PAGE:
At the time, all I knew was that I was seethingly angry! Full of opposition and resentment, I could not look across the courtyard to the Sanctuary without feeling a simmering resentment that Solstice was in Gore Hall (despite my later, confirmed, intellectual knowledge that there were probably good reasons of Tradition and Logistics for this…) and NOT the Sanctuary. I was in NO head space for ritual or services, and so I left and went over to the R.E. building to help set up for the potluck and the Solstice Bonfire Vigil.
I ended up having a good time that night, but I also knew I had to do a lot of thinking about that night.
Not a few days before I had thanked Reverend Roberta for her lovely sermon and how it had given Christmas to me as a religious holiday as a U.U., yet in the face of this strange dark and mercurial mood I was wrestling with I decided to forgo Christmas Eve Service.
It took some time for me to un-knot and untangle my feelings and thoughts, but I realized that I had pushed aside but not actually faced or dealt with my feelings of resentment and anger at Christianity and how some of it’s more fanatical branches attitude towards other religions and towards some segments of the population; and even more anger at how the more liberal branches don’t ever seem to me to be nearly loud enough in their condemnation of the bigotry and intolerance being perpetrated just as much in their name and their Gods name as in the name of the more fundamentalist and Talibanesque branches of Christianity….
In setting aside these strong feelings and opinions over the years, as “not fair” or “not worthy” or …something…, I wasn’t allowing myself to really feel the anger and the upset, I wasn’t really letting it go I was just stuffing it away somewhere where it could sit and fester and lurk within my mind and heart.
If there’s one lesson I have learned in the last few months as I have thrown myself back into spiritual practice and meditation like a drowning man for the shore, it’s that if something comes up, be it a thought or a feeling or whatever then you need to BE with it for a while before you can truly let it go. There can be something very important in those fleeting thoughts and feelings.
So I have been thinking about my own ambivalent feelings about Jesus and the Churches that have come from his teachings, the Unitarians and the Universalists had many things quite right even before some of them joined into this sea-changed something rich and strange that is Unitarian Universalism, in my humble opinion.
A kind a loving God would NOT send anyone to Hell.
Jesus need NOT have been divine in order to bear his God’s Message.
Christ’s teachings, of love and compassion are much more to the point of Christianity than any literal bible verse.
As far as I am concerned the only Word is Love, and everything else is a story or an allegory or a metaphor; so I guess I would have been a VERY liberal Christian had my life taken another path. If I would have gone to Christianity.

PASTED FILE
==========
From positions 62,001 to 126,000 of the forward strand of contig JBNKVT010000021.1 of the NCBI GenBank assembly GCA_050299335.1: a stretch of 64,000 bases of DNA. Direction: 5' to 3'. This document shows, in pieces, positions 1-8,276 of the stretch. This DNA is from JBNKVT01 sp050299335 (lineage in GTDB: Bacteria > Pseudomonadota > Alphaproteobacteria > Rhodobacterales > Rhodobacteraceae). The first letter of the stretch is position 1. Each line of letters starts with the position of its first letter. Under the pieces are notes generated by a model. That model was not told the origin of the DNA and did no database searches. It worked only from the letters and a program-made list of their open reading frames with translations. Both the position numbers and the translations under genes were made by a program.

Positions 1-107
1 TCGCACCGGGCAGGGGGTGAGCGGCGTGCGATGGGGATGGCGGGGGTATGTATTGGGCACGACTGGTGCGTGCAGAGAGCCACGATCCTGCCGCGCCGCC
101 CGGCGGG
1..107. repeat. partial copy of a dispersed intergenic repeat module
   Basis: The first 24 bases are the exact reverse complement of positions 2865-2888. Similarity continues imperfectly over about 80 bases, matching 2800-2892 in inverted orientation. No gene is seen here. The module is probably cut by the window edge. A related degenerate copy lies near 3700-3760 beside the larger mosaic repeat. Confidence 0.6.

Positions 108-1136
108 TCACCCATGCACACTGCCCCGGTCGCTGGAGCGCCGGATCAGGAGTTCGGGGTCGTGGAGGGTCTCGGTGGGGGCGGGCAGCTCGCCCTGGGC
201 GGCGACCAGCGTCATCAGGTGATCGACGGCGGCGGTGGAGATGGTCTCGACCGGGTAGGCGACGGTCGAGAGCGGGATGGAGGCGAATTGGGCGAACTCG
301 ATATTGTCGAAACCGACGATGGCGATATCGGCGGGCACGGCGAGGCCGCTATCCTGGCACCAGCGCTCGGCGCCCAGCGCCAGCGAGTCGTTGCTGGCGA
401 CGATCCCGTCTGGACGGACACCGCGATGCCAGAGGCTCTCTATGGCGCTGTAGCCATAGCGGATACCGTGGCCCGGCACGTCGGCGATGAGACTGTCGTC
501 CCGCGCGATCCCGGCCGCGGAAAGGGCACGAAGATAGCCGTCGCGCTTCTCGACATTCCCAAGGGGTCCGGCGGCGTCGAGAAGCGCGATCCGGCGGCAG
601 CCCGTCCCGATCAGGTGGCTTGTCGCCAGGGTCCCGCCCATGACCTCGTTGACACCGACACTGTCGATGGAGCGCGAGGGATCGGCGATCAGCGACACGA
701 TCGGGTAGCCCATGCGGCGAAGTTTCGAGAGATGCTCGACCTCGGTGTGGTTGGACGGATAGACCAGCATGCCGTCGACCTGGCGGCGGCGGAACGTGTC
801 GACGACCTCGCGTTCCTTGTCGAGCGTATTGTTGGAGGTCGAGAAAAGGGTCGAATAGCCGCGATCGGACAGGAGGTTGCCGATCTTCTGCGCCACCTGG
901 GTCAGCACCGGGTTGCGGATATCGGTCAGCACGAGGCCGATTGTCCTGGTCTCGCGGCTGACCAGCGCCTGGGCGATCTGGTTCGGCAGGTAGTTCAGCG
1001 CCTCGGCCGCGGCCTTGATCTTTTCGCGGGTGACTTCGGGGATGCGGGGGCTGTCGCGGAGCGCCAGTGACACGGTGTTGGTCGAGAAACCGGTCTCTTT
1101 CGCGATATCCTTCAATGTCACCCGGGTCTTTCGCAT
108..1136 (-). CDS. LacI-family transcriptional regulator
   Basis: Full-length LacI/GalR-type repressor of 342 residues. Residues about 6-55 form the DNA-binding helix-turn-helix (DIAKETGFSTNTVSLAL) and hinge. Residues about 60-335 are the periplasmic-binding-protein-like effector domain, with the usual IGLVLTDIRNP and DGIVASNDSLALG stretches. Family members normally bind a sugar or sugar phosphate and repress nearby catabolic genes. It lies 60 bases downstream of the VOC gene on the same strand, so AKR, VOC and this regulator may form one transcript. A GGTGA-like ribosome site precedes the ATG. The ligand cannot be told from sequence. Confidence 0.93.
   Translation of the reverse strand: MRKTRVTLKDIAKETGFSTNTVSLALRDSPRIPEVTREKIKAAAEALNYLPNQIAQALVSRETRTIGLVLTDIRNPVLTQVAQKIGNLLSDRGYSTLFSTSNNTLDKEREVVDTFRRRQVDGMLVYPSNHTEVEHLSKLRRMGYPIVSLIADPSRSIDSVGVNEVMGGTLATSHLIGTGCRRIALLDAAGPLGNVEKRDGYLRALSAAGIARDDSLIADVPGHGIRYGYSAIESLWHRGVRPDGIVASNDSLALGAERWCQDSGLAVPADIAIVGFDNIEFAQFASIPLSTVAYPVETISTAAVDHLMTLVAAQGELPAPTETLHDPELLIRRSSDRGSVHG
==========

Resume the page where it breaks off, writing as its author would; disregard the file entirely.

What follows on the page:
Yet still, I find myself feeling a little awkward about my own feelings and thoughts about Christianity. In a lovely and thoughtful post recently, Cat reminded folks that many if not most of those Christian ancestors of ours converted at the point of a sword. As a Pagan and a history buff and as an intelligent person I cannot deny the sad simple fact that one seldom discussed aspect of the history of the spread of Christianity is that it is a centuries long history of genocide against any and all who dissent or disagree or who stood in the way of whatever The Church and then later The Churches wanted.
Pagans and Christian Unitarians and Christian Universalists, all good heretics all in a row…
At the same time I must in fairness and honor admit that Christianity also brought us Bach and C.S. Lewis and Shakespeare and the U.S. Constitution and so many, many, wonderful things along with the baneful. One cannot, and SHOULD not, ignore the contributions of Christians in the efforts to end slavery, encourage women’s suffrage, stand up for civil rights, and to stand up for GLBT rights, to stand and fight for the separation of Church and State and Religious tolerance…
Lately, as I mentioned above, there have been some virulent and extreme and in some cases breathtakingly bigoted and hateful comments about Christianity made on some of the Pagan blog comment streams. Folks making sad and disturbing jokes about killing “ash-zombie’s” (as in Catholics observing Lent), and others who have discussed the evil and bigotry of Christianity and how Jesus and Jehovah are false Gods and Islam and Christianity are false religions… you know the exact same sort of stuff that they whine and freak out about when OTHER religions say the same sort of things about THEM?
So I spoke up…with only a touch of my usual (and in some circles and Circles infamous) zen-like calm…
Thanks ______ and ____________!
This whole comment thread has it all!
Ignorance (in behavior if not in education) and hatefulness and bigotry!